Aeschylus, Agamemnon (English) (XML Header) [word count] [Aesch. Ag.].
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1617
AIGISTHOS. Thou such things soundest -- seated at the lower
Oarage to those who rule at the ship's mid-bench?
Thou shalt know, being old, how heavy is teaching
To one of the like age -- bidden be modest!
But chains and old age and the pangs of fasting
Stand out before all else in teaching, -- prophets
At souls'-cure! Dost not, seeing aught, see this too?
Against goads kick not, lest tript-up thou suffer!
CHOROS. Woman, thou, -- of him coming new from battle
Houseguard -- thy husband's bed the while disgracing, --
For the Army-leader didst thou plan this fate too?
AIGISTHOS. These words too are of groans the prime-begetters!
Truly a tongue opposed to Orpheus hast thou:
Foi he led all things by his voice's grace-charm,
But thou, upstirring them by these wild yelpings,
Wilt lead them! Forced, thou wilt appear the tamer!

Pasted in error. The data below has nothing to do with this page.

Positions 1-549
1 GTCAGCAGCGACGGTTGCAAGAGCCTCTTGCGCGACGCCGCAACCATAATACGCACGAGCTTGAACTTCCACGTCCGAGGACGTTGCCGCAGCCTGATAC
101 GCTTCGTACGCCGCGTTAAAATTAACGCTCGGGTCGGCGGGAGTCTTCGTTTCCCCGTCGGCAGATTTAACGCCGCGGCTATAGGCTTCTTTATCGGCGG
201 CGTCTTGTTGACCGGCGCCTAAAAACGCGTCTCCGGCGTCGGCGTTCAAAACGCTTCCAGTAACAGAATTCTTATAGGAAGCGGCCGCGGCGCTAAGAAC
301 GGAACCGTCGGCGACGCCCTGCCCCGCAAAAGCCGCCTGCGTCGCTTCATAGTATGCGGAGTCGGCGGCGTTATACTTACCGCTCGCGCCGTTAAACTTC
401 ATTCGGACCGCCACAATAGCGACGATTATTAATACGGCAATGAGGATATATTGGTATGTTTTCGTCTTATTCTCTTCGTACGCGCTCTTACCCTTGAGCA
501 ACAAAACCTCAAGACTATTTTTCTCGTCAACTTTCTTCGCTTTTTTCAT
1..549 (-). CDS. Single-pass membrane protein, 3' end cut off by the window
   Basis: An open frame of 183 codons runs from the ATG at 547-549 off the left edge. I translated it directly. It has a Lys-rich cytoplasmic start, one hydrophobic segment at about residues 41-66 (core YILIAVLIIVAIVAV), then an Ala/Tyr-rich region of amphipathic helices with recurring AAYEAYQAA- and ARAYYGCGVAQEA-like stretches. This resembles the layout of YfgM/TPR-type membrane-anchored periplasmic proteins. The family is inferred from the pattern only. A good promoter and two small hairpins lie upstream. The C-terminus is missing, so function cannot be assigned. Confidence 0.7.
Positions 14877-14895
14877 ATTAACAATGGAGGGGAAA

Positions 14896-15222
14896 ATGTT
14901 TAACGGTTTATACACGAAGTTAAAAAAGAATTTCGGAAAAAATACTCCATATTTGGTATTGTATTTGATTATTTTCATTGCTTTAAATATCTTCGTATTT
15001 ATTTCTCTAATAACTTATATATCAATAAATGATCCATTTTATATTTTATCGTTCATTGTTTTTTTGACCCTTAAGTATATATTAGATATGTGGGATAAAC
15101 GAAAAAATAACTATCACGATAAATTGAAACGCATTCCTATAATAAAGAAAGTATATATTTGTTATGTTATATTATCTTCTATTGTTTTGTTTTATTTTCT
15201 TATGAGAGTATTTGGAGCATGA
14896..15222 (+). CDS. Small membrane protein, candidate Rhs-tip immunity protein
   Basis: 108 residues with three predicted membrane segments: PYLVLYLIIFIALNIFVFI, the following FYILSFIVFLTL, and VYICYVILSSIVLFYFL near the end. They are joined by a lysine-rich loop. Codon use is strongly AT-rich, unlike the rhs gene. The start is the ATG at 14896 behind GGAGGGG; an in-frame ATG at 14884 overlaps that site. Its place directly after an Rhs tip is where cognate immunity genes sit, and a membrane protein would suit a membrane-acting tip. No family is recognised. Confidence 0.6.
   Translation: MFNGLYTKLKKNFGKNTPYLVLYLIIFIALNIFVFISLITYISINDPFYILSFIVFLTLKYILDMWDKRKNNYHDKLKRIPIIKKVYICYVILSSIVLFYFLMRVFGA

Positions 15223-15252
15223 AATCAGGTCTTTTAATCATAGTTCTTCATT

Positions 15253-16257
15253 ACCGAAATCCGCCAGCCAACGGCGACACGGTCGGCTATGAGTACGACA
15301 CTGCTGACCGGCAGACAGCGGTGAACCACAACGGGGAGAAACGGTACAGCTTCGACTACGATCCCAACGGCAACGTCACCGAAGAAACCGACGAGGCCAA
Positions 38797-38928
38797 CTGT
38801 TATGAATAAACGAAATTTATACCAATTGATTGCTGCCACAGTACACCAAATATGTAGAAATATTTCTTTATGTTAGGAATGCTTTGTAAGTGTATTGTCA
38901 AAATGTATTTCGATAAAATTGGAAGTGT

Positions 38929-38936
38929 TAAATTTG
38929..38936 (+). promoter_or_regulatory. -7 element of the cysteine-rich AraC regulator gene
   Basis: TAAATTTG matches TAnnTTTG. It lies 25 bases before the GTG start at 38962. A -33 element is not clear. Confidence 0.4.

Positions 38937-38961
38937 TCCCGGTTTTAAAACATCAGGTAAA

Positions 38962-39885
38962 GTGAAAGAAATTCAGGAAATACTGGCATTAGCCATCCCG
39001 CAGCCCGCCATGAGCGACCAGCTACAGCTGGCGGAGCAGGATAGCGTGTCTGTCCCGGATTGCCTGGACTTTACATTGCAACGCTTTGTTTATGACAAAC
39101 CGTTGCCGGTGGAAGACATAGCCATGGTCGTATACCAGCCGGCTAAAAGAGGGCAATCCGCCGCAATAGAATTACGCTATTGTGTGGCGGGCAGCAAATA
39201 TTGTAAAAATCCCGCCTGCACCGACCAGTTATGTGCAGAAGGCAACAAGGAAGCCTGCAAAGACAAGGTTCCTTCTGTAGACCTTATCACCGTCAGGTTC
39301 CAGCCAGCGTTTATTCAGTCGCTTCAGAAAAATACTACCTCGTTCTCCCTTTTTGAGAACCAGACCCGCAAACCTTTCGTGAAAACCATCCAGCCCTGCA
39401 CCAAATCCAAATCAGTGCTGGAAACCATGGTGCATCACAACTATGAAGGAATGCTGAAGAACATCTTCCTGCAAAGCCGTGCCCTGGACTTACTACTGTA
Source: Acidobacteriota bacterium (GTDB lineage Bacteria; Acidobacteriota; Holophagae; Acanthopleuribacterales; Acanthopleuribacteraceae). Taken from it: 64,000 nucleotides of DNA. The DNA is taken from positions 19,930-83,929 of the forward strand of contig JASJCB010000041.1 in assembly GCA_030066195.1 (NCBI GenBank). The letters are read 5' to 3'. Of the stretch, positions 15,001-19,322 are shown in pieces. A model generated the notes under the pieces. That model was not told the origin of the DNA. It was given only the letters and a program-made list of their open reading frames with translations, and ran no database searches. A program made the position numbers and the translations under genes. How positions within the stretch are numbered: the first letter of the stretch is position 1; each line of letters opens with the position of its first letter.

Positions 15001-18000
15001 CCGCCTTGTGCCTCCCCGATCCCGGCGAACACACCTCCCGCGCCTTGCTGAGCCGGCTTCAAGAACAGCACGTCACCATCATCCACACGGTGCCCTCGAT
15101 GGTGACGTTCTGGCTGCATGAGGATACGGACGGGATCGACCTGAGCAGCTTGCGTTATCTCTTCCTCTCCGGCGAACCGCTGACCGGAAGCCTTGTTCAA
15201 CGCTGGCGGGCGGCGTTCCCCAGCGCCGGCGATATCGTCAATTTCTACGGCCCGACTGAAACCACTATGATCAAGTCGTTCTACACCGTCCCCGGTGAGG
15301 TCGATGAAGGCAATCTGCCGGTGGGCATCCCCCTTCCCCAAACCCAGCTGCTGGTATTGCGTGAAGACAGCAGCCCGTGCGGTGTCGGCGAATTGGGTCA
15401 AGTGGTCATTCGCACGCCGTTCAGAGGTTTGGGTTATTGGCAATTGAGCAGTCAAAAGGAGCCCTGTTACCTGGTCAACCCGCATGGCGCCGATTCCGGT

CHOROS. So -- thou shalt be my king then of the Argeians --
Who, not when for this man his fate thou plannedst,
Daredst to do this deed -- thyself the slayer!
AIGISTHOS. For, to deceive him was the wife's part, certes:
I was looked after -- foe, ay, old-begotten!
But out of this man's wealth will I endeavour
To rule the citizens: and the no-man-minder
-- Him will I heavily yoke -- by no means trace-horse,
A corned-up colt! but that bad friend in darkness,
Famine its housemate, shall behold him gentle.
CHOROS. Why then, this man here, from a coward spirit,
Didst not thou slay thyself? But, -- helped, -- a woman,
The country's pest, and that of gods o' the country,
Killed him! Orestes, where may he see light now?
That coming hither back, with gracious fortune,
Of both these he may be the all-conquering slayer?


Aeschylus, Agamemnon (English) (XML Header) [word count] [Aesch. Ag.].
<<Aesch. Ag. 1577 Aesch. Ag. 1617 (GreekEnglish) >>Aesch. Ag. 1649

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